Team doctor Bill Morgan tried several splints and braces to secure the tendon. A shoe company custom-built a high-topped spike. Nothing worked. Then Morgan had an idea: What if he used sutures to keep the tendon from moving, stitching the skin to some tendon tissue, creating a kind of a wall that would keep the misbehaving tendon in the displaced position in front of the ankle?
"Nothing like it had been tried before," Morgan says. "You don't see this kind of injury in baseball to begin with. You see it in volleyball and gymnastics. And the remedy is to [immediately] immobilize it and subsequently [to perform] surgery. That wasn't an option with Curt."
Morgan needed to try out this procedure he'd invented on the fly, so he used a cadaver, confirming that the Sox's pursuit of a world championship had once again become a matter of life and death. Given Boston's pathological obsession with the team--Game 7 of the ALCS was viewed on 87% of the TVs turned on in the city that night--perhaps the devotion of one Sox fan extended beyond his last breath. After testing the procedure Morgan was convinced that it could work, though he wasn't sure how it would hold up under the stress of pitching.
On the eve of ALCS Game 6, Morgan used a new polyblend material, FiberWire 2.0, for three sutures in Schilling's ankle. Though one stitch broke and blood oozed from the wound and from the spot where Schilling was given a shot of anesthetic, the sutures worked as Morgan intended. He removed them after the game to reduce the risk of infection.
"It was an out-of-body experience," says Schilling. "I feed off the crowd's energy, even on the road, and that night I wasn't even aware of the crowd. Nothing like that had ever happened to me before."
As he spoke, seated in front of his locker at Fenway Park, Schilling pulled a compression wrap around his ankle and then strapped on an orthotic boot brace. It was 8 p.m. last Friday, and he had just finished a two-hour meeting with Red Sox scouts and team officials to break down the Cardinals. At his side were three large, worn spiral notebooks, each with dog-eared pages and a year written on the cover. Schilling writes a specific game plan for every hitter in every one of his starts. After the game he notes any changes or observations. He had pored over the notebooks to review his past starts against St. Louis.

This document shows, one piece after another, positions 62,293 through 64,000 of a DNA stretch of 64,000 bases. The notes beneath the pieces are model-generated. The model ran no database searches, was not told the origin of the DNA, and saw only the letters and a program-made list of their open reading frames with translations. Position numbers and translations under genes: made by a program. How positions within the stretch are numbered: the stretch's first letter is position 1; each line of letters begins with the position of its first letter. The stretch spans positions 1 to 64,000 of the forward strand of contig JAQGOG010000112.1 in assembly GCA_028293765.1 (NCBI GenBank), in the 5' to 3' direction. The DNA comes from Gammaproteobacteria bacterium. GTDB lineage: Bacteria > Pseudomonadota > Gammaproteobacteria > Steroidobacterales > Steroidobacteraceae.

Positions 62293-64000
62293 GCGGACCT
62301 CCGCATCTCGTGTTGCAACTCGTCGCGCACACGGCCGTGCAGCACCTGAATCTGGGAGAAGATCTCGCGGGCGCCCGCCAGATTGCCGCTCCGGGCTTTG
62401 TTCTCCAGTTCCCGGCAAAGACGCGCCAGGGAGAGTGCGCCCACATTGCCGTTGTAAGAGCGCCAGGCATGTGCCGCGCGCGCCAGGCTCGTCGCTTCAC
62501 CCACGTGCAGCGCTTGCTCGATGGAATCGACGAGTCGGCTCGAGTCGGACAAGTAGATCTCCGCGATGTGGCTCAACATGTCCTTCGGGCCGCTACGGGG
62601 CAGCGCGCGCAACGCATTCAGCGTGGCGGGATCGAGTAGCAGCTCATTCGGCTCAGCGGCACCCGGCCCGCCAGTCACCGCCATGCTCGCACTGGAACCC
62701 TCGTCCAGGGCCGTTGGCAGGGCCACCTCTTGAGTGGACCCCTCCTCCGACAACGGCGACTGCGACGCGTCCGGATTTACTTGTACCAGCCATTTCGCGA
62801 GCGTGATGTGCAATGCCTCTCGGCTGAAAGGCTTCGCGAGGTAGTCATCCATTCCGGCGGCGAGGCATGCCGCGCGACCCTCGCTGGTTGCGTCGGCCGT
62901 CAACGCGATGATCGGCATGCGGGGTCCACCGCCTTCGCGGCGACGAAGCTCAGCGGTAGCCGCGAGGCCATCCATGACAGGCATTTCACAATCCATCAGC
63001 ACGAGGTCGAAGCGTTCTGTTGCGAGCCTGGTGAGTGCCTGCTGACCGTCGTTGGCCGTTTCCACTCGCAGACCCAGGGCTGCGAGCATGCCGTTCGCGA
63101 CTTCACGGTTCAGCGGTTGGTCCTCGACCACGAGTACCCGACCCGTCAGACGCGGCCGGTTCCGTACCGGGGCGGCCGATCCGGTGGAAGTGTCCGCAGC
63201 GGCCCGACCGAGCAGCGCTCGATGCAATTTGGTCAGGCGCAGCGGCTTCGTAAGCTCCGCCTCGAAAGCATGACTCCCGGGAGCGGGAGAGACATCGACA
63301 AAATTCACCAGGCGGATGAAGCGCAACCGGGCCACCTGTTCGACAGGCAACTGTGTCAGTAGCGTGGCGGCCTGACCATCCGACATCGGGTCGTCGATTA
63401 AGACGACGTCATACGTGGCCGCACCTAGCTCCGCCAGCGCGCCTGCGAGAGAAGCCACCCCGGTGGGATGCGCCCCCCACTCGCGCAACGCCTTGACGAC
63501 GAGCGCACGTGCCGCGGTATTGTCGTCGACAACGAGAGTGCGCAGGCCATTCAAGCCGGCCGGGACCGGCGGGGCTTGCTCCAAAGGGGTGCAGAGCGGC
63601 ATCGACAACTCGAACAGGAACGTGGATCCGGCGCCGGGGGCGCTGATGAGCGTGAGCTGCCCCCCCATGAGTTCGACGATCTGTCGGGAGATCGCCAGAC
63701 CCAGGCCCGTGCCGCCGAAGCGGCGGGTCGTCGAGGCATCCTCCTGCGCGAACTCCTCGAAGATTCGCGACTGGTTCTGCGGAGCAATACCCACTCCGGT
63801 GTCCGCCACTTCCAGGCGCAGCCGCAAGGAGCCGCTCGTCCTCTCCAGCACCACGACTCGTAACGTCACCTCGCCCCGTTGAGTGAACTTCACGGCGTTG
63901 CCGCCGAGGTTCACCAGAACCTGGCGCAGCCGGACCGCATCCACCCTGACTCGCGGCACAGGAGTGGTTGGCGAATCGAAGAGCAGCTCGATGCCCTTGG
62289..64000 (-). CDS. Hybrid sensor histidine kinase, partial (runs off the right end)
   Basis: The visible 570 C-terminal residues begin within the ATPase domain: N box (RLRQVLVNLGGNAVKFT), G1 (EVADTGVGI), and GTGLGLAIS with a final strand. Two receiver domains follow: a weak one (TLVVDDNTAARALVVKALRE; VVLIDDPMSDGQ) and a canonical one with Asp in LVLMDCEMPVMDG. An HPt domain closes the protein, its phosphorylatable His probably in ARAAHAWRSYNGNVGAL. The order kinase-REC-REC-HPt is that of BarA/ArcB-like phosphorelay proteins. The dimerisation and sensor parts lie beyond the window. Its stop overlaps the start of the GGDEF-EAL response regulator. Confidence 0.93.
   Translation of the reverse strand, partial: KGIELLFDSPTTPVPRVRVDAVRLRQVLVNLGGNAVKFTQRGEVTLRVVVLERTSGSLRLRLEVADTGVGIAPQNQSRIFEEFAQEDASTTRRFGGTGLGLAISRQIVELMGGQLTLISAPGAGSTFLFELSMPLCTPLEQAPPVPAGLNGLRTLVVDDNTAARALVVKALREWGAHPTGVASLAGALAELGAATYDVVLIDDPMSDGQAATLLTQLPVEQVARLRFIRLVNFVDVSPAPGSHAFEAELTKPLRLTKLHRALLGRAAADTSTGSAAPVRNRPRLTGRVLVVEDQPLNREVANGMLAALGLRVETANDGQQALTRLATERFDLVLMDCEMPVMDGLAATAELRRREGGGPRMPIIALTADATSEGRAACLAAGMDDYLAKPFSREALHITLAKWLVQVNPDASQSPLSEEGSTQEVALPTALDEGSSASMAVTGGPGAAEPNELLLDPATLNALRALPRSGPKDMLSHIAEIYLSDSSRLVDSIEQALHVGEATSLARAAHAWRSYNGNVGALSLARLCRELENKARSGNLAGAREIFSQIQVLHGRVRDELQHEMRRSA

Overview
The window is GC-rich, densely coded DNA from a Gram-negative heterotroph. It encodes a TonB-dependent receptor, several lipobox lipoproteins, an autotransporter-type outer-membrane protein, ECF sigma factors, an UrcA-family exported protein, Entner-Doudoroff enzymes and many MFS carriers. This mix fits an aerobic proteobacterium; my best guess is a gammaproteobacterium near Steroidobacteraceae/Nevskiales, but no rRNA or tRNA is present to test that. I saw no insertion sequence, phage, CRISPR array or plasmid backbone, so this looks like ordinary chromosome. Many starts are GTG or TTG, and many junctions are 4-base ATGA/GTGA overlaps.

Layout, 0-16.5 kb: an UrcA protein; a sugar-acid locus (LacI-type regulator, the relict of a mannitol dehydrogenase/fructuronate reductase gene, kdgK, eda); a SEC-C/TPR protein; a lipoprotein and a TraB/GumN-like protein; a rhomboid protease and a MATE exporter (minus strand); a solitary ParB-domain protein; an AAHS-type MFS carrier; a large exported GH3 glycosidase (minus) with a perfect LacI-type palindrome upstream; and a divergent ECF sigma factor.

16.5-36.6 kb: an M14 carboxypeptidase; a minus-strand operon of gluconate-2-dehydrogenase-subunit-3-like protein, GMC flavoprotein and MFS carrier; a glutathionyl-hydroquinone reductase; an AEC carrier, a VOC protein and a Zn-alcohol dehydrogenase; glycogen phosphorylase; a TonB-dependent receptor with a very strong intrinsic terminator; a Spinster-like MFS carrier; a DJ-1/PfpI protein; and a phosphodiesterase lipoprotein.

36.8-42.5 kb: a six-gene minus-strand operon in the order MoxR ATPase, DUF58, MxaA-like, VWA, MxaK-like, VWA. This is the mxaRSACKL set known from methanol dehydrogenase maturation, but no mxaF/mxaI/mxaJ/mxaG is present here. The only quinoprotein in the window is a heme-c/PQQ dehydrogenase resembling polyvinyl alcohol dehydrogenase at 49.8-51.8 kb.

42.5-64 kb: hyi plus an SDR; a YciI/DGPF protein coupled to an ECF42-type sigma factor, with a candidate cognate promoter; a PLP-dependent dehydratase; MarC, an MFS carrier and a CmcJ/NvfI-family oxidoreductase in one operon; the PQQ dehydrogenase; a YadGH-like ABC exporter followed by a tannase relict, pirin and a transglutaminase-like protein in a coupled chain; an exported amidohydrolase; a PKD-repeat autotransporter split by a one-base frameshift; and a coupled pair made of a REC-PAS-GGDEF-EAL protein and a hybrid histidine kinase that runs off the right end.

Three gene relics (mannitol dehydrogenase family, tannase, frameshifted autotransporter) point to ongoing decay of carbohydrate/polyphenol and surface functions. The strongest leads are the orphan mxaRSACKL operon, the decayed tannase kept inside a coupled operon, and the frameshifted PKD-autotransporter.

That night at his Medfield, Mass., home, Schilling culled from his computerized video database "every at bat every Cardinal has ever had against me." He also watched a tape of how Houston Astros ace Roger Clemens had pitched against St. Louis in Game 7 of the NLCS two days earlier.
"I've been leaning on Roger all season long, watching tapes [of him]," Schilling said.
Clemens, the former Red Sox ace, already had contributed unwittingly to Boston's championship effort by getting waxed for six runs in one inning at the All-Star Game, a loss that gave the AL home field advantage for the World Series. Now, as Schilling's pitching doppelg√§nger--they both rely on high fastballs and biting splitters--Clemens was abetting his former team once again.
Last Saturday, Schilling began to formulate a game plan in his notebook. That afternoon, in a trainer's room adjacent to the clubhouse, Morgan sewed Schilling's ankle in preparation for his start. This time he used a fourth suture for more stability.
The Red Sox and the Cardinals then proceeded to show why the traditional October emphasis on pitching and defense often does not apply in this power era. They combined for a whopping 42 runners and made five errors, including one by Boston leftfielder Manny Ramirez when he stumbled awkwardly on an unnecessary attempt at a diving catch, allowing St. Louis to tie the game at nine in the eighth. When he returned to the dugout, Ramirez deadpanned to teammate Dave Roberts, "Snipers got me."
St. Louis shortstop Edgar Renteria botched a play of his own, a grounder to his backhand, in the bottom of that inning. After 317 outs this postseason, it was the first time the Cardinals had allowed a runner to reach base on an error. The next batter, Mark Bellhorn, ripped the game-winning homer off the screen attached to the rightfield foul pole. It was his third straight postseason game with a homer, the first such streak by a second baseman.